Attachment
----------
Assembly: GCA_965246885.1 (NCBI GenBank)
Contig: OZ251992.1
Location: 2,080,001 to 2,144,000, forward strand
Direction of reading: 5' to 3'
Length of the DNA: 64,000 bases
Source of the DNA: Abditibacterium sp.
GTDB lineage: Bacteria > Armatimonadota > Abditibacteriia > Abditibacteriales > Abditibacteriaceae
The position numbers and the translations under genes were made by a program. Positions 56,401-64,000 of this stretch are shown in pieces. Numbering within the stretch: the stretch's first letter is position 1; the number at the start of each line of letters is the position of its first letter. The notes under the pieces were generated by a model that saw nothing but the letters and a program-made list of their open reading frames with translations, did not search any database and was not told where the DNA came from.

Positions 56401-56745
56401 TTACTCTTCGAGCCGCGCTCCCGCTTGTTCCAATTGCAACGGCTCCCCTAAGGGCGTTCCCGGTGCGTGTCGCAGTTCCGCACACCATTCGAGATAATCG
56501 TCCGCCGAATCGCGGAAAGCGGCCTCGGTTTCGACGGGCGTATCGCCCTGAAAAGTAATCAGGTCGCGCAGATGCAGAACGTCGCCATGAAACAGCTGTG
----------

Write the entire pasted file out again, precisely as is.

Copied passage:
Assembly: GCA_965246885.1 (NCBI GenBank)
Contig: OZ251992.1
Location: 2,080,001 to 2,144,000, forward strand
Direction of reading: 5' to 3'
Length of the DNA: 64,000 bases
Source of the DNA: Abditibacterium sp.
GTDB lineage: Bacteria > Armatimonadota > Abditibacteriia > Abditibacteriales > Abditibacteriaceae
The position numbers and the translations under genes were made by a program. Positions 56,401-64,000 of this stretch are shown in pieces. Numbering within the stretch: the stretch's first letter is position 1; the number at the start of each line of letters is the position of its first letter. The notes under the pieces were generated by a model that saw nothing but the letters and a program-made list of their open reading frames with translations, did not search any database and was not told where the DNA came from.

Positions 56401-56745
56401 TTACTCTTCGAGCCGCGCTCCCGCTTGTTCCAATTGCAACGGCTCCCCTAAGGGCGTTCCCGGTGCGTGTCGCAGTTCCGCACACCATTCGAGATAATCG
56501 TCCGCCGAATCGCGGAAAGCGGCCTCGGTTTCGACGGGCGTATCGCCCTGAAAAGTAATCAGGTCGCGCAGATGCAGAACGTCGCCATGAAACAGCTGTG